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Sugary Sweet But Not So Nice For Your Health

By HERWriter
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Obesity related image Photo: Getty Images

With so much talk about sugar and diabetes there is now even more of a reason to cut down on the sweet stuff. Sugar increases inflammation in the body which causes your body to hold onto excess fluid. When a person is already overweight, the additional adipose tissue causes the body to retain even more fluid. A rise in blood sugar actually causes changes in the cells. Staying away from foods high in sugar is one of the best ways to decrease inflammation. The clinical indication of inflammation is a high level of C-reactive protein (CRP) in the body. This can cause many health-related problems. A prior published study in the New England Journal of Medicine found that people with high levels of CRP were more likely to have a heart attack. This high level of CRP is also more likely found in people with diabetes and those who are pre-diabetic and overweight.

There is no question that Americans have a love affair with sugar. The average American actually consumes approximately 22 teaspoons of sugar a day. This calculates to almost more than 130 pounds of sugar a year. The main culprit contributing to these levels is soft drinks.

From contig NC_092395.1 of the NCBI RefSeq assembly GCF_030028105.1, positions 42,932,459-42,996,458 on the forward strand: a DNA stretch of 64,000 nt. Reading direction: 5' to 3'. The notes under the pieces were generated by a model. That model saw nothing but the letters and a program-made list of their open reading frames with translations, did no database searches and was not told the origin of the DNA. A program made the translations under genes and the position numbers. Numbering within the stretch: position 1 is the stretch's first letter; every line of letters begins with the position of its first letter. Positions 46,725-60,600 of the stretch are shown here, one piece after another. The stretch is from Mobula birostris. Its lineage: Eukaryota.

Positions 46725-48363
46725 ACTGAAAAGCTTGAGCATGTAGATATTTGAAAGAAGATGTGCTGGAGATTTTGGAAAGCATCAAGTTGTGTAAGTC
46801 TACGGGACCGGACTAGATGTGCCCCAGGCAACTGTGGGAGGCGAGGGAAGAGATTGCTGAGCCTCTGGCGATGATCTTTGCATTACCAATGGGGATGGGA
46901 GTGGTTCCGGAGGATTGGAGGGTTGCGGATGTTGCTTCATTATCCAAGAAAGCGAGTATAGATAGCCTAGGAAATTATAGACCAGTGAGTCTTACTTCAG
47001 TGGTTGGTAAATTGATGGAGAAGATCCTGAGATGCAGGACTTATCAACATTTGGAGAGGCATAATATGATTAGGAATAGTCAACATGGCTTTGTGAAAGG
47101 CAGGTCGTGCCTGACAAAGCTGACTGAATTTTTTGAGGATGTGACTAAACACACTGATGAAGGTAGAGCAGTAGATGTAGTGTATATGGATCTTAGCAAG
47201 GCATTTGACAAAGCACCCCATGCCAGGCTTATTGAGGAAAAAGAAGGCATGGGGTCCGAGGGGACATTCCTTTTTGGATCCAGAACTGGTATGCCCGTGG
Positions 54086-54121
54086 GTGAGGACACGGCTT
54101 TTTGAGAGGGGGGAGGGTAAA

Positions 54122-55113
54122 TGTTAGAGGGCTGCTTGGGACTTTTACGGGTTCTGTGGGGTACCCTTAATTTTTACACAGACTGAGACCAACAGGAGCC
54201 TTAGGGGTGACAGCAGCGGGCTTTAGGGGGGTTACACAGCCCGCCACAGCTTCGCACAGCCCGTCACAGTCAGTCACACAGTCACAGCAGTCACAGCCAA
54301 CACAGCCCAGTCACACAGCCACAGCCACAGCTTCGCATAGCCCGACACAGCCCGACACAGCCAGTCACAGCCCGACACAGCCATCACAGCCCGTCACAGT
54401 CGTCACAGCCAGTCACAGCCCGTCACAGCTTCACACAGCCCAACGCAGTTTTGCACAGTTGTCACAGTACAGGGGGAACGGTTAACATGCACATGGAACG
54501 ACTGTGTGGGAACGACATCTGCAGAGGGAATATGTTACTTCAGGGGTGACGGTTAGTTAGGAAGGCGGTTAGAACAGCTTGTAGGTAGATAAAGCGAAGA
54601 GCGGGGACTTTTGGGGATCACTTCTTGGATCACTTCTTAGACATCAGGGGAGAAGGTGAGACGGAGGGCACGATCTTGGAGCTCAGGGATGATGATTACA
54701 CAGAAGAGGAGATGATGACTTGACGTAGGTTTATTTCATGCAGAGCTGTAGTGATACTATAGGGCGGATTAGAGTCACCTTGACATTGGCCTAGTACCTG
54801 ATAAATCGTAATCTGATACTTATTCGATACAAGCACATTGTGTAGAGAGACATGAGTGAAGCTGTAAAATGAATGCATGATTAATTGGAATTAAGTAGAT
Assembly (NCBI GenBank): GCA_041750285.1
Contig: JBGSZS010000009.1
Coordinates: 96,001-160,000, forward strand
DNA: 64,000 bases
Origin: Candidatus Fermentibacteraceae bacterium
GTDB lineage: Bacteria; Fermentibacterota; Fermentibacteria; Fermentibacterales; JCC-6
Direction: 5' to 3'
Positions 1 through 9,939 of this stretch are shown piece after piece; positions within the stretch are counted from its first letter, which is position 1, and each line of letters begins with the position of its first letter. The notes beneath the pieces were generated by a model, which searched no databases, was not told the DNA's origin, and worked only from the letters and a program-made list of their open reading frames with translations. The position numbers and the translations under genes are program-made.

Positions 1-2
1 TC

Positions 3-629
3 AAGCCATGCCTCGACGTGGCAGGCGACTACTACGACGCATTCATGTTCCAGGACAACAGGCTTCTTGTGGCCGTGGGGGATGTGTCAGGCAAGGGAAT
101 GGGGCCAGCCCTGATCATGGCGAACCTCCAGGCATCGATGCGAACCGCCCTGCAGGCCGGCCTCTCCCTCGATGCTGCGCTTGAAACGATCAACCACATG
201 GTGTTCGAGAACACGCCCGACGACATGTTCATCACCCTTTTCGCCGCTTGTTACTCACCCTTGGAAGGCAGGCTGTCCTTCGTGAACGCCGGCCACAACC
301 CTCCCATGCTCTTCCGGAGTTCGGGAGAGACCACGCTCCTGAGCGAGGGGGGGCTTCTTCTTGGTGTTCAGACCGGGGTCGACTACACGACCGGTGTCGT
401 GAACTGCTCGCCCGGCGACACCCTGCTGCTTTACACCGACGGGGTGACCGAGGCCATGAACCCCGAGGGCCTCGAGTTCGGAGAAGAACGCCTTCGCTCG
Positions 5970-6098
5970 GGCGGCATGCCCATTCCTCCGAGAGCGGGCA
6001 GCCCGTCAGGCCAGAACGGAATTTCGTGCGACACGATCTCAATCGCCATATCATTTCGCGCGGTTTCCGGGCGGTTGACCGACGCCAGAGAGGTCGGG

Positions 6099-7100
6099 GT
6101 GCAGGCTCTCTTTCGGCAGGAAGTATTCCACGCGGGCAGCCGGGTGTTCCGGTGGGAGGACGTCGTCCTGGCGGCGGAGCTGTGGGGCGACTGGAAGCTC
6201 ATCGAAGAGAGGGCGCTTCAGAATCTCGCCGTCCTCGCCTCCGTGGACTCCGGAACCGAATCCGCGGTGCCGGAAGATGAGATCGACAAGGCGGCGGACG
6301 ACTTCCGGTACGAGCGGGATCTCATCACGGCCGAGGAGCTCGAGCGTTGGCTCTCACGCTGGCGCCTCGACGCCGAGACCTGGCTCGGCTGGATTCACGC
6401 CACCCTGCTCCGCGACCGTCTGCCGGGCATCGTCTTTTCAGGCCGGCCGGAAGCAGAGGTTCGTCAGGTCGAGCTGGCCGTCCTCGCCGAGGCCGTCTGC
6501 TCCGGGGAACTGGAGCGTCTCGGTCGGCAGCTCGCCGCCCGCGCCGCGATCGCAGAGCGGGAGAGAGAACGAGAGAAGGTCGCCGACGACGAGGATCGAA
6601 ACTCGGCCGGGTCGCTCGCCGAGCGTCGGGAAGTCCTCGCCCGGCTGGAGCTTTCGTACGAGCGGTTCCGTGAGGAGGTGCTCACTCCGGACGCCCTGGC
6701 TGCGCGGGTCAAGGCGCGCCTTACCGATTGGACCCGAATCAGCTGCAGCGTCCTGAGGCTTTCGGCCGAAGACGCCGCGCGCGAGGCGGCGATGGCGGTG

Inflammation can also be blamed for chronic diseases. Another prior study at the Harvard Medical School found that women who consumed large amounts of high-sugar or refined carbohydrates had higher levels of CRP. Those types of foods include potatoes, sugary cereals, white bread, muffins and rice. The women who opted for these foods and were also overweight had the most critically high levels of CRP.

Sugar is a thief, luring you in and then stealing your ability to fight chronic illnesses. It affects the body’s immune system. Let’s boil down the effect of sugar in the body. Once consuming a high sugary food or drink your blood sugar rises. The pancreas is then prompted to release insulin allowing glucose to flood your cells. It is then that your blood sugar levels drop and can result in fatigue. Your adrenal glands then get set into motion, which causes inflammation. Your liver responds to the adrenaline and starts the exhausting process again.

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We value and respect our HERWriters' experiences, but everyone is different. Many of our writers are speaking from personal experience, and what's worked for them may not work for you. Their articles are not a substitute for medical advice, although we hope you can gain knowledge from their insight.


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